Are you considering investing in a short barrel rifle (SBR)? Before you do, it’s important to know and understand the laws that regulate the sale and purchase of these types of weapons. To ensure that you are up to speed on specific firearms and the laws surrounding them, we’re going to discuss each type and how that affects you, the buyer and owner.
Today, we’re going to focus on the short barrel rifle, also known as an SBR. This is a weapon that is regulated by the National Firearms Act. Not sure what that is? Let’s take a moment to explore its history so that you’ll have a better understanding of NFA trusts and how they relate to specific firearms.
1. The National Firearms Act
Put into effect back on June 26 of 1934, the National Firearms Act is an Act of Congress that serves to curtail the sale of specific firearms by slapping pricey taxes onto them. Why was this done in the first place?
During Prohibition, crime in America was on the rise. Mobs and gangs were quickly becoming major threats to our democracy. These people had some serious firepower backing them, too, making them that much more of an issue for police forces everywhere.
Something had to be done in an attempt to limit the sales of these powerful firearms, SBRs included. So, a tax was imposed not just on the sale of certain guns, but on the manufacturing and transporting, as well. As you can imagine, this ruffled plenty of feathers.
So much so that several modifications to the NFA have taken place over the years. In the government’s attempt to further the cause, the Federal Firearms Act (FFA) was enacted just 4 years after the NFA. This time, all gun manufacturers had to obtain a federal license for their firearms.
Furthermore, it was the first time that specific people, such as felons, couldn’t legally purchase a firearm. It also required sellers to keep records of all of their customers. The FFA was repealed in 1968 by the Gun Control Act (GCA), but many of its statutes simply carried over to the GCA.
That’s why you see many of the laws from yesteryear still in effect to this day. Although there have certainly been modifications, much of the principles remain the same.
2. The NFA Today
Fast-forward to today and the NFA is still going strong since its inception. If someone wants to own a specific firearm that is on the list of regulated weaponry (in this case, a short barrel rifle), we recommend that a trust be formed to ensure legal ownership of the title.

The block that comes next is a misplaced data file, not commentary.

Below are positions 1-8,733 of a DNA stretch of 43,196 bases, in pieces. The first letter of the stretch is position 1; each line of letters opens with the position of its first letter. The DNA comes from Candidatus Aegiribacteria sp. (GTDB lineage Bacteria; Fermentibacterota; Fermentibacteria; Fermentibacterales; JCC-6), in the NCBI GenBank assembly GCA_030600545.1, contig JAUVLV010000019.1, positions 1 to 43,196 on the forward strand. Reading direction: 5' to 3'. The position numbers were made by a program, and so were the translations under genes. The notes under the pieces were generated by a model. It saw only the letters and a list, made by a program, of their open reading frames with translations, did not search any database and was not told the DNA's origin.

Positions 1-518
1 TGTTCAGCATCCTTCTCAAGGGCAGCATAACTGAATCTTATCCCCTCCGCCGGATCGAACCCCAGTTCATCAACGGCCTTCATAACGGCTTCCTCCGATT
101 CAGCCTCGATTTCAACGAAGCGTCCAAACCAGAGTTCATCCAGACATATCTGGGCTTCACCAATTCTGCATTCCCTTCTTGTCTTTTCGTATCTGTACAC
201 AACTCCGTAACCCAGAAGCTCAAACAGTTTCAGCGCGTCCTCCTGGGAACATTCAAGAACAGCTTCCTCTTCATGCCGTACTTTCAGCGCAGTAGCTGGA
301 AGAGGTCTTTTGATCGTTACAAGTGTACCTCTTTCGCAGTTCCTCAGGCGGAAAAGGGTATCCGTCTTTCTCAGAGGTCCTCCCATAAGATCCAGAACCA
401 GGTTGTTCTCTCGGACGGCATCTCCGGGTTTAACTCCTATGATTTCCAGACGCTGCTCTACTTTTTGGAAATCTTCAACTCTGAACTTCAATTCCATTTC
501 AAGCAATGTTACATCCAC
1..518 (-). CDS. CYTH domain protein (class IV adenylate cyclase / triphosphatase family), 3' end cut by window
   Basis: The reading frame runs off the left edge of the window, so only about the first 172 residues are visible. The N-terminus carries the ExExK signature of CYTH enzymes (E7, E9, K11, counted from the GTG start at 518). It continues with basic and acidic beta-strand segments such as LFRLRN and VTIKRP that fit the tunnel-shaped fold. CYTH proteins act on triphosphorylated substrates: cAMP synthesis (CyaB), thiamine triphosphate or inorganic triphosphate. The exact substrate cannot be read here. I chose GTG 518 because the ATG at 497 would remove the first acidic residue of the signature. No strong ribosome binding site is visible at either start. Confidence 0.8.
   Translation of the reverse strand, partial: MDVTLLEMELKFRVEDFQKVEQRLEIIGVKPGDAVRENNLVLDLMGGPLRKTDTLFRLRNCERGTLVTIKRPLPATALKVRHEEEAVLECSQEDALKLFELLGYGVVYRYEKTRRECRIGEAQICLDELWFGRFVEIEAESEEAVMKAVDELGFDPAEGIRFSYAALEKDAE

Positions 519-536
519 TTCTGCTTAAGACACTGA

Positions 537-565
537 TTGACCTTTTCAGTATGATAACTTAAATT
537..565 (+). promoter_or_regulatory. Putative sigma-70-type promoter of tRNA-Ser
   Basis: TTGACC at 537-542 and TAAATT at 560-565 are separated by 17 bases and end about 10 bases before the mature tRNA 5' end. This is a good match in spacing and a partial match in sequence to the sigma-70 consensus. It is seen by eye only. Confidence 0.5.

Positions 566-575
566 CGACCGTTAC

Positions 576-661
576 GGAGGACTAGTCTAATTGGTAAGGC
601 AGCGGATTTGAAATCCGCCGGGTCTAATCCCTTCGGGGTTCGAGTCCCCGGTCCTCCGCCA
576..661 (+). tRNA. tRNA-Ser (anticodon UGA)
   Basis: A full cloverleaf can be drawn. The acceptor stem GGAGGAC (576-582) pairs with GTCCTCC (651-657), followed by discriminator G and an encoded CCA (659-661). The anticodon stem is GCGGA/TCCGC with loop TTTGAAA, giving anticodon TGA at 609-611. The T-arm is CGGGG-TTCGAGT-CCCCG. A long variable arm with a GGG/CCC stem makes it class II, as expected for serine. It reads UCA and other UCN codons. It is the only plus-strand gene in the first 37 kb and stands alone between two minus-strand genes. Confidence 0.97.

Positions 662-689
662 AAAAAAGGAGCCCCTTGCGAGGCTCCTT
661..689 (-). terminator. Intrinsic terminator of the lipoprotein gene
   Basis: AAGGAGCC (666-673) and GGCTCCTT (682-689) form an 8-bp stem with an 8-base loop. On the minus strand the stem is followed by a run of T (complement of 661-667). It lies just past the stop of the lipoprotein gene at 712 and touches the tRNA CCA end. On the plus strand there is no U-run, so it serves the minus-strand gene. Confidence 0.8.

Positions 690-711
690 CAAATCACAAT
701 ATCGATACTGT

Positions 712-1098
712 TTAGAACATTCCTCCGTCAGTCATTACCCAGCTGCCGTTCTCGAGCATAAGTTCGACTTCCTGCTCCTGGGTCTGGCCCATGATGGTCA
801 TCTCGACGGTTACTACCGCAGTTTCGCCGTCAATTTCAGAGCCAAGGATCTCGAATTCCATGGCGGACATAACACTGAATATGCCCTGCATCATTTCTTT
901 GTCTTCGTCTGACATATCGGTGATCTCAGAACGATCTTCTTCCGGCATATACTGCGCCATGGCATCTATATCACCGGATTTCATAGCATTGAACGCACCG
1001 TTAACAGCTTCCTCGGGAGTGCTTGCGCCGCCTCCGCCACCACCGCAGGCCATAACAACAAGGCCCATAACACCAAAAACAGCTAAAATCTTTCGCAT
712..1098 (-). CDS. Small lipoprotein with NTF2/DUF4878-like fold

What Is an NFA Trust?
Gun trusts are called different names, ranging from firearms trusts to NFA trusts. An NFA trust is simply a legal device that is designed to allow someone to acquire and hold the legal title to firearms.
While most NFA trusts are for letting an individual hold the respective titles to firearms that are regulated by the NFA, there are some that allow an individual to hold Title I firearms, also known as non-NFA firearms.
So, what is involved in getting an NFA trust? First, there needs to be a “settlor”. A settlor is an individual who actually makes the trust. They may also contribute property to the trust while retaining the ability to make changes to the trust – even to the point of revoking it if need be.
Then, there is the “trustee”. This is a person who acts on behalf of the trust. They are responsible for ensuring that all of the terms within the trust are adhered to and honored. But perhaps more importantly, a trustee is allowed to carry, possess, and use the firearm(s) listed within the trust.
And lastly, there is a remainderman. This is simply another title for a beneficiary. The remainderman is the person associated with the trust who will be receiving payment from the sale of the firearm that is going to be held under the NFA trust, should a sale ever occur.
In short, an NFA trust consists of the following people:
- Settlor: The creator of the gun trust.
- Trustee: Possessor/user of the firearm in the trust.
- Remainderman/Beneficiary: The receiver of funds from the sale of the firearm protected by the trust.
Weapons Associated with the NFA
Now that you understand the key players of a gun trust, it’s time to move on to the weapons that actually make up the National Firearms Act. After all, the act was created to regulate certain types of firearms.
Let’s explore these firearms to get a clear understanding as to why they are regulated in the first place. When you hear people talk about these weapons, you’re likely to hear them called by different names. These include “NFA Firearms”, “NFA Items”, “Class 3 Firearms”, “Title II Firearms”, and “NFA Weapons.”
Regardless of what you hear them called, they are all one and the same thing: regulated weaponry. These regulated firearms/items include: